Protests over genetically modified alfalfa hit Waterloo
About 100 protestors marched outside the office of Kitchener-Waterloo MP Peter Braid on Tuesday to voice concerns about genetically modified alfalfa, in part of a series of protests planned across the province.
The protestors, from the National Farmers Union and the Canadian Biotechnology Action Network, are opposed to an expected federal approval of alfalfa, or hay, as the latest legal genetically-engineered crop.
The majority of Ontario corn and soybean crops are genetically modified, often to protect the crops from unwanted insects or weeds.
Alfalfa is used to feed dairy and beef cattle.
Protestors say genetically modified alfalfa seeds could be carried by birds to the alfalfa fields of other farmers, contaminating regular alfalfa.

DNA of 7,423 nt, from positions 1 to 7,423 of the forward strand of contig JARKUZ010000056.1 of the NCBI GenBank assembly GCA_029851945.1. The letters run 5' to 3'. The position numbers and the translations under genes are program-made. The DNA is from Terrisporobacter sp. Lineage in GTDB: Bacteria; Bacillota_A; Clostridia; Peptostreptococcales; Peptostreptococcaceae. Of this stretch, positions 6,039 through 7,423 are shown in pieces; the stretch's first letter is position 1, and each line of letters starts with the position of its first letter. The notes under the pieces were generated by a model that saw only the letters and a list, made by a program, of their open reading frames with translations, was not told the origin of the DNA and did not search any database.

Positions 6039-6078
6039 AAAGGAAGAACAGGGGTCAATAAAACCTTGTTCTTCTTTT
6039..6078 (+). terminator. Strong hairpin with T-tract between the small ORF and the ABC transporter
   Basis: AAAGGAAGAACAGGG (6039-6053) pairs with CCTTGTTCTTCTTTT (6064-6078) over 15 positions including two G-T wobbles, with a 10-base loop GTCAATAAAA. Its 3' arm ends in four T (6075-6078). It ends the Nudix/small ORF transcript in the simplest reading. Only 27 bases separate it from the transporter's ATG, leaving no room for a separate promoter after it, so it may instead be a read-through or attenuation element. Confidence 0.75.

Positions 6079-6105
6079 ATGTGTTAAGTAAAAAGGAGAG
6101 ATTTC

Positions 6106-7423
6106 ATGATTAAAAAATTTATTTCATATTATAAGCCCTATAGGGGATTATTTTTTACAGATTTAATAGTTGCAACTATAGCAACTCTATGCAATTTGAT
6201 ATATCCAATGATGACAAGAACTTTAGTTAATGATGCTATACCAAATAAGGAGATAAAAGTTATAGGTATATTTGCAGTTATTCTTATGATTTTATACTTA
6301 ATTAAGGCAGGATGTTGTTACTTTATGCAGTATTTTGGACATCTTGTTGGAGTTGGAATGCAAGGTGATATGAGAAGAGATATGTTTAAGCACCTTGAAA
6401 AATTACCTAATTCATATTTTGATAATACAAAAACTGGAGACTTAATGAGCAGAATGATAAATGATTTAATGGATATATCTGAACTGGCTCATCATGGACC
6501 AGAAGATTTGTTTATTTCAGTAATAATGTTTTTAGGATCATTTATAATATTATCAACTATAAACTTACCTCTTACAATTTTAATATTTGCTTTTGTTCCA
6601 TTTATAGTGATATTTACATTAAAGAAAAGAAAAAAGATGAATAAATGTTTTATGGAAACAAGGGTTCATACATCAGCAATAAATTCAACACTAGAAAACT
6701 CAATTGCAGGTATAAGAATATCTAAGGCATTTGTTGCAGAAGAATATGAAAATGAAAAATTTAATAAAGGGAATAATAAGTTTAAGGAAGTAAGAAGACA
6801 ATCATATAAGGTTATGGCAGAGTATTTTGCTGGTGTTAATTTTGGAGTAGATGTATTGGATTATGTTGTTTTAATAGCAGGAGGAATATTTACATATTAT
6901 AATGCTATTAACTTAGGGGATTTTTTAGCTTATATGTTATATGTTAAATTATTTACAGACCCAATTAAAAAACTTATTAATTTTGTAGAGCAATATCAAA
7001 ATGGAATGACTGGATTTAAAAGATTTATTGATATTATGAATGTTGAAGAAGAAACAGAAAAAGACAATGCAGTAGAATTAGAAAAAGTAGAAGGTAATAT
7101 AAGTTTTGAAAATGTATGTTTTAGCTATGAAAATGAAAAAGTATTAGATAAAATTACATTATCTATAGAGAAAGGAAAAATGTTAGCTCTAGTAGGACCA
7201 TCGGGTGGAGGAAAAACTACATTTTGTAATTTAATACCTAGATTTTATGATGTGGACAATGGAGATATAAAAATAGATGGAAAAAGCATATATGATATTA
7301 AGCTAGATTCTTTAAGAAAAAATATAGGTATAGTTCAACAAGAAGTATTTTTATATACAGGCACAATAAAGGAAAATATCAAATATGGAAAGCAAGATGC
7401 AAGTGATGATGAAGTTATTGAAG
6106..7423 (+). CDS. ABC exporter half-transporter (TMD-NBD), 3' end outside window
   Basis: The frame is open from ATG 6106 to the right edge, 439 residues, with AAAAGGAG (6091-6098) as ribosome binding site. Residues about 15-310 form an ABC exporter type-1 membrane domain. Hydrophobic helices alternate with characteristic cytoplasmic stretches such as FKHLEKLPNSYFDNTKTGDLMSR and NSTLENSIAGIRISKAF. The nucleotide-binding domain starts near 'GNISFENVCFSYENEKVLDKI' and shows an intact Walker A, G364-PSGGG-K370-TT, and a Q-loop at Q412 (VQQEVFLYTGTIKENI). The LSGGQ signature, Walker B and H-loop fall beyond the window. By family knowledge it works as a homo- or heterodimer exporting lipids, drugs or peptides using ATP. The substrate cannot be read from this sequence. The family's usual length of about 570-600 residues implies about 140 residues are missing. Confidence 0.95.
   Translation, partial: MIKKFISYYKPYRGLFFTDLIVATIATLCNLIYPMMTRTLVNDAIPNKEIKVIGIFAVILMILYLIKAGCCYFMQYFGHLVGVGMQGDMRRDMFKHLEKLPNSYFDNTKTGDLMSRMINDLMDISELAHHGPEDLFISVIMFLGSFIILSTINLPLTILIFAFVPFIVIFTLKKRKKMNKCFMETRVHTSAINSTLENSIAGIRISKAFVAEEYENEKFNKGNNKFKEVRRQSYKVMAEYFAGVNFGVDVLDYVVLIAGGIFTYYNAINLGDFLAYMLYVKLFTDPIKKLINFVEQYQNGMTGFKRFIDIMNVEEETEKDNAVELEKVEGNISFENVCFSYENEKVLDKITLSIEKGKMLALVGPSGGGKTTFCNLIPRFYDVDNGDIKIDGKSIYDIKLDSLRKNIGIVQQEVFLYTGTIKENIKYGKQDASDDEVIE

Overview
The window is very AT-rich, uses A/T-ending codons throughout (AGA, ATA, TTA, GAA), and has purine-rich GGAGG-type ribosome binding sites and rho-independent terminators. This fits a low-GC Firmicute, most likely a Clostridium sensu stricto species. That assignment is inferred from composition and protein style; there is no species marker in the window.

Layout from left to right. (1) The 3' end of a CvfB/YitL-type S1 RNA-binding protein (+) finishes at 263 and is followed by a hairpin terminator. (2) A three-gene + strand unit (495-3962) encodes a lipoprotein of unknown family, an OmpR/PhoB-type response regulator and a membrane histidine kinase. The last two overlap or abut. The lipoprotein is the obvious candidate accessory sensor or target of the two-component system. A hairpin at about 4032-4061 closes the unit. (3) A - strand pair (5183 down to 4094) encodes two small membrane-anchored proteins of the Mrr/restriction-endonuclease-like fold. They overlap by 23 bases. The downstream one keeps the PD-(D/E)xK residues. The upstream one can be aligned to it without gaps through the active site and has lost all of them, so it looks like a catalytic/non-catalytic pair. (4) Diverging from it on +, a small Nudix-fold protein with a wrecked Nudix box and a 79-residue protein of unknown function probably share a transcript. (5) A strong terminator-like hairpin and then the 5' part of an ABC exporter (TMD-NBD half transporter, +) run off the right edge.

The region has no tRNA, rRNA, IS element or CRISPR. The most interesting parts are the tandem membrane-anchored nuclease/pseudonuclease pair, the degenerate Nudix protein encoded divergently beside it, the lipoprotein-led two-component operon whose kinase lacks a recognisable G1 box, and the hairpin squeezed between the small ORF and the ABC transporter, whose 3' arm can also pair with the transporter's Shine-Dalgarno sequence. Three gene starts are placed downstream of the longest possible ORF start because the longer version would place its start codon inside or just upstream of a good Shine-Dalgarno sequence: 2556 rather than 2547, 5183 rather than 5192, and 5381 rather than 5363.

This would make the alfalfa unacceptable as an export crop and threaten the livelihoods of many farmers.
Other protestors say they have concerns about the effects of genetically modified foods on long-term health.
“There have been studies that have linked it to childhood cancers, colitis, diabetes” said Caitlin Connell.
“There’s a number of things that have been linked to GMO as far as diseases go, and there’s more that we probably don’t even know yet.”
Braid did come out of his office to speak with the protestors, telling them and CTV that any decision on licensing genetically modified alfalfa will be based on science and research.
“These decisions are not political decisions,” he said.
The Canadian Food Inspection Agency says it hopes to have genetically modified alfalfa approved for use in the near future. Companies that produce the crop are hoping to sell it in Canada in time for spring planting.